Mitt Romney has just released his long-awaited 2011 tax returns, and guess what? He deliberately overpaid his 2011 federal tax burden so he wouldn't look like an avaricious plutocrat gaming the system. Which is just bizarre.

According to a summary of their 2011 return released by the Romney campaign, the Romneys paid $1,935,708 in federal income taxes last year on $13,696,951 in income, almost all of it from his investments. That comes out to a 14.1% tax rate, far below the top rate of 35% for earned income. But here's the thing: Had Romney taken full advantage of all the deductions available to him, the rate would have been much lower, perhaps as low as 9%. He donated $4,020,772 to charity (good for him!), but only claimed a deduction on $2.25 million of that. Why? His campaign told BuzzFeed:

He has been clear that no American need pay more than he or she owes under the law. At the same time, he was in the unique position of having made a commitment to the public that his tax rate would be above 13%. In order to be consistent with that statement, the Romneys limited their deduction of charitable contributions.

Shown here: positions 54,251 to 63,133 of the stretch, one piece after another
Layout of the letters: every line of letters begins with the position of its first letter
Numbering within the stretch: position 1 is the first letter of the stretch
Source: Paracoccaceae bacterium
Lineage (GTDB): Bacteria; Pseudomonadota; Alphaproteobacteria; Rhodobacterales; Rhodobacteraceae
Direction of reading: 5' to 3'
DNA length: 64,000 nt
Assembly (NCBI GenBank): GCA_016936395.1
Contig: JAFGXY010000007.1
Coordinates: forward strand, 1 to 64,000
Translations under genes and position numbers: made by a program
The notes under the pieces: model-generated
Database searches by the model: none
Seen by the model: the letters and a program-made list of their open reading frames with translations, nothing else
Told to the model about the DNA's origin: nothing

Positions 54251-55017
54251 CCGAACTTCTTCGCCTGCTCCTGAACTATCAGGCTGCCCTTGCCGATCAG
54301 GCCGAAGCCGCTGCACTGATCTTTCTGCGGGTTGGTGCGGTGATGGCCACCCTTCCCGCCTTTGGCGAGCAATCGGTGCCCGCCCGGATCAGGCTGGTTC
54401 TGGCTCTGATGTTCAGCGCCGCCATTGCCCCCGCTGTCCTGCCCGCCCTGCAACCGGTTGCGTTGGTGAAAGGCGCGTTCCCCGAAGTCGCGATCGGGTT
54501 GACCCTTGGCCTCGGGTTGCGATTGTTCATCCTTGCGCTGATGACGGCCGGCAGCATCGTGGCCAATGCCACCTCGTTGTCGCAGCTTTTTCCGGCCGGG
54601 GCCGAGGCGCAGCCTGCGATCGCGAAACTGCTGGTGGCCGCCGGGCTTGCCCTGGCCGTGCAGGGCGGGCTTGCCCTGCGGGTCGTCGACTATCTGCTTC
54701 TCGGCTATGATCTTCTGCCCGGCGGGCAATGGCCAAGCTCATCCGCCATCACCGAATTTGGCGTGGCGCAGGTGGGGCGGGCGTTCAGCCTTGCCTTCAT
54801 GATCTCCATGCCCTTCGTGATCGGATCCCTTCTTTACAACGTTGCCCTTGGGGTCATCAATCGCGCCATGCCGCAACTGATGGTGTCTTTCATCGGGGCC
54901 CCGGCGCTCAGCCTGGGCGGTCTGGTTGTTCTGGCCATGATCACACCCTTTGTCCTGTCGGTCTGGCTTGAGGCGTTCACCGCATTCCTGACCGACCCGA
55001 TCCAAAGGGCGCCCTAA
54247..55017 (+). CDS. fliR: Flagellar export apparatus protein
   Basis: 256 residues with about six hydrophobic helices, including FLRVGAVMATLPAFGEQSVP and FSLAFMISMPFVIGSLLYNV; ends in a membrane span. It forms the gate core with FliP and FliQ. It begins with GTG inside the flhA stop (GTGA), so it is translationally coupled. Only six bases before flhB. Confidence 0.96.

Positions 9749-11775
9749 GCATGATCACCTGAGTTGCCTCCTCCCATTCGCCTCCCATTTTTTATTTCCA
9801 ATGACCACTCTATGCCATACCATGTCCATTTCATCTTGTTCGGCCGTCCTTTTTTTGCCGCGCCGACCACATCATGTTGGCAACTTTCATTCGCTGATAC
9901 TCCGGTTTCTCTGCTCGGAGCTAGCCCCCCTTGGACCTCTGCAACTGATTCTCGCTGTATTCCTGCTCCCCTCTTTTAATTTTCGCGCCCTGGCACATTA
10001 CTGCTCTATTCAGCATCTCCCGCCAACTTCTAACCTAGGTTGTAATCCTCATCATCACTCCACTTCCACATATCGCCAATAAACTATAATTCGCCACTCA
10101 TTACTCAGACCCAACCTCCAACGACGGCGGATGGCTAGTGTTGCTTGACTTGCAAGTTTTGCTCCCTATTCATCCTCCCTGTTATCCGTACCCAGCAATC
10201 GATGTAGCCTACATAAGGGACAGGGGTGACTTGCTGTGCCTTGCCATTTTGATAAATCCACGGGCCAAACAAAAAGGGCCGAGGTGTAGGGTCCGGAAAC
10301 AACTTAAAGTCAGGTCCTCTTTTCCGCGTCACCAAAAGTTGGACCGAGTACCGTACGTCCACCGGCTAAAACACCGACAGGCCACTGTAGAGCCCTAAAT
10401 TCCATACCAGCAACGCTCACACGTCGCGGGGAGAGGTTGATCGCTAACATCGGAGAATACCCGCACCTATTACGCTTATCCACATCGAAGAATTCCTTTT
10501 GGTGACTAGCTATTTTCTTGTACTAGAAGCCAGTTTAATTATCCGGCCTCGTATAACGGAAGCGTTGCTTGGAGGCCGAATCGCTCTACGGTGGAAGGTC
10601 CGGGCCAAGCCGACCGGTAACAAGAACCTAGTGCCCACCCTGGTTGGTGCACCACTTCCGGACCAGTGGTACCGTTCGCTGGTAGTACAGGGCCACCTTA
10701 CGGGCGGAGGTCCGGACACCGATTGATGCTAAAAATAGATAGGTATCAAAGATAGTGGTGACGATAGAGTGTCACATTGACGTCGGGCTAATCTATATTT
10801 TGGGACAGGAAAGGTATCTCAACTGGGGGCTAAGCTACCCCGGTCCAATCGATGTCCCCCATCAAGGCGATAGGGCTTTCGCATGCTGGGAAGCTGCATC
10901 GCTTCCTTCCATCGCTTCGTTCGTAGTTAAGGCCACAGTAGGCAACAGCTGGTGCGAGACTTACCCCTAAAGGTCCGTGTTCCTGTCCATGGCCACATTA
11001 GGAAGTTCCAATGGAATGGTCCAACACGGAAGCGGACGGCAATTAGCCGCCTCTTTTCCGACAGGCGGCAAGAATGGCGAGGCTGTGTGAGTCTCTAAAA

In other words, Romney picked a tax rate and told his accountant to hit it. "Just get me somewhere north of 13% so people don't get mad at me." It's just an accounting gimmick; numerical smoke and mirrors. The tax return version of "I'm running for office, for Pete's sake—I can't have illegals!" Romney's reasoning is that he has previously said he never paid less than 13% in taxes. BUT HE WAS WRONG! Because in 2012, his burden under our galactically unjust tax system was less than 13%. So in order to retroactively render his remarks accurate, he simply rejiggered some numbers, neglected to take some deductions, and paid 14.1%. See—all fixed!

Myself and others will be poring over the returns for the rest of the afternoon, and if there's anything to say I'll update. Romney also released a summary from Pricewaterhouse Coopers of his previous 20 years of taxes—he still refuses to release the returns themselves. The bullet points:

  • "In each year during the entire 20-year period, the Romneys owed both state and federal income taxes."
  • "Over the entire 20-year period, the average annual effective federal tax rate was 20.20%."
  • "Over the entire 20-year period, the lowest annual effective federal personal tax rate was 13.66%."

That would tend to contradict Harry Reid's famous claim that Romney paid no taxes in certain years. But the large unanswered question is: Did the Romney's at any point amend or refile any of those old tax returns? I asked the campaign, and—while they did promptly answer some other questions—they didn't answer that one. Which leaves open the possibility that Romney amended some prior years with the same goal he had in mind in 2011—to make the tax rate more politically palatable.

[Image via Getty.]